relationship with their fans.

=> The final decision was issued less than 45 days after the complaint

was filed. The WIPO procedure is much faster than a regular lawsuit.

Speed has its benefits, but some times it is too fast. Domain name

holders don’t have enough time to get legal counseling.

=> The WIPO procedure is not only faster, it is also cheaper than

regular legal proceedings. When Bosman offered to sell the domain to

WWF, he explained that litigating the case would cost more than the

$1,000 he requested. The arbitration procedure is cheaper, thus

preventing cybersquatters from using litigating time and costs as a

pressuring factor forcing making it more cost effective to “give in” to

their demands.

=> Domain registrants have no choice but to accept the UDRP as part of

the standard contract with the registrar. Bosman was tied to the UDRP

even though it was not in effect when he registered the domain

(MelbourneIT adopted it only on December 1).

=> The domain name in question includes 24 characters (not including the

.com). Registration of domain names with more than 21 characters has

only been available a few months, therefore many companies owning long

trademarks haven’t yet protected them by registering the marks as domain


The full text of the WIPO decision in World Wrestling Federation

Entertainment, Inc. v. Michael Bosman can be found at:

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5. Resource of the week


This week's resource is the United Nations international law section at:

The UN international law site contains a wide variety of primary sources

covering both private and public international law. The site includes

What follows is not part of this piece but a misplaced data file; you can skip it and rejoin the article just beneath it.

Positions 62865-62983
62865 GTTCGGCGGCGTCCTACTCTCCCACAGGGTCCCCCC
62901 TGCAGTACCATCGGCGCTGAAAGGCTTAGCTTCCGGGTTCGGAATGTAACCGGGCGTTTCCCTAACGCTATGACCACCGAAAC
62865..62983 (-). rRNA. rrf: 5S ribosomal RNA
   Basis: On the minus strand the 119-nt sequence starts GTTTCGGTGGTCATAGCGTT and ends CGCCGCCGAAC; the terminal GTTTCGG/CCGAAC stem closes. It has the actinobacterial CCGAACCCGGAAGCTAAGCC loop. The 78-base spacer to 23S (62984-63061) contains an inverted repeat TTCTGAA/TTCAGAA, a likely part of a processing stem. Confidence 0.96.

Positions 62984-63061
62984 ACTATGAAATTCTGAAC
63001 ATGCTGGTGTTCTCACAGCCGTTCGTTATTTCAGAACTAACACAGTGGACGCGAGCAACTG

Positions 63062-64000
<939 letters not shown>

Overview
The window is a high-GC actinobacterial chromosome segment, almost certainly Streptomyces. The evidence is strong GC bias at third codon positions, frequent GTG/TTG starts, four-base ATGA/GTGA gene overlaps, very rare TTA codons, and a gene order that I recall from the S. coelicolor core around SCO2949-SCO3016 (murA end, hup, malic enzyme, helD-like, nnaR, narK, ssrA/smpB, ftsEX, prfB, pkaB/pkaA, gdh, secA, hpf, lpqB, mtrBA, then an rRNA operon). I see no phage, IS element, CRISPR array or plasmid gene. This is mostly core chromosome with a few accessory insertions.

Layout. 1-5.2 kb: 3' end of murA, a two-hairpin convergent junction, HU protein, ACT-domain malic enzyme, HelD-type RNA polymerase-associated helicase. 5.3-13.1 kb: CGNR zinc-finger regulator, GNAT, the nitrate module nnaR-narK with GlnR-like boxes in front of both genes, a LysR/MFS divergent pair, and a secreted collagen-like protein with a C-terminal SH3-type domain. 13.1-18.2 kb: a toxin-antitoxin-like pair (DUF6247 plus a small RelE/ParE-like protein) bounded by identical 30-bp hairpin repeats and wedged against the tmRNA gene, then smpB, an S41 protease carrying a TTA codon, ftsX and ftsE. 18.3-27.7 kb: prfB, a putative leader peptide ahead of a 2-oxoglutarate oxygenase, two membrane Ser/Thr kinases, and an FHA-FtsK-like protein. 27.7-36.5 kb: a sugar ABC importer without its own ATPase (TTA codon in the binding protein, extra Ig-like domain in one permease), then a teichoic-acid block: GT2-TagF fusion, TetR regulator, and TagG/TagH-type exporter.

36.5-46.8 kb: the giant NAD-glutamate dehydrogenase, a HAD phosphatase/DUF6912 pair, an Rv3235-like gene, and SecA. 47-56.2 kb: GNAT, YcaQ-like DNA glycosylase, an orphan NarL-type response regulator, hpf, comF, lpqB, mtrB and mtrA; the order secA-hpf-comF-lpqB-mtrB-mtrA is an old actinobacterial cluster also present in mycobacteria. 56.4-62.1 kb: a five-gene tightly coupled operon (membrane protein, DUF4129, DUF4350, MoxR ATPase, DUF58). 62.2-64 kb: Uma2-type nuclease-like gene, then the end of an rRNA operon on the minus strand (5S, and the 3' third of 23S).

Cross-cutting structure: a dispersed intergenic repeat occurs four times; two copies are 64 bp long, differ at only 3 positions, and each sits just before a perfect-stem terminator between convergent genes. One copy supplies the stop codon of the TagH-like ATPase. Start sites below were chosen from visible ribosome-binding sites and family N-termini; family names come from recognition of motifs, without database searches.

summaries of judgements issued by the International Court of Justice,

documents from the International Criminal Tribunals for Yugoslavia and

Rwanda, conventions and model laws from UNICTRAL – the United Nations

Commission on International Trade Law, and many more important


One of the best parts of the site is Treaty Collection at: which includes a database of more than 34,000

international treaties and covers a range of subject matter such as

Human Rights, Disarmament, Commodities, Refugees, the Environment and

the Law of the Sea. Entry to the Treaty Collection is free until March

1st 2000 (the rest of the international section remains free), so if you

want a free preview, take advantage of the site’s trial period and visit

during the next few weeks.

If you would like to recommend an Internet legal resource, please send

the details to Full credit is given to


You can also recommend resources at the online bulletin board


6. Cyberlaw news and updates


Each week Mishpat Cyberlaw Informer brings you the latest news about

online and computer law, with links to the full reports available

on the web.

* eToy wins domain dispute *

The Swiss art group operating under the domain emerged

victorious after settling a bitter dispute with leading online toy

retailer eToys. As part of the settlement, eToys will pay up to $40,000

in legal fees and other expenses the art group incurred during the five

month dispute. The toy retailer also took steps to remove the block on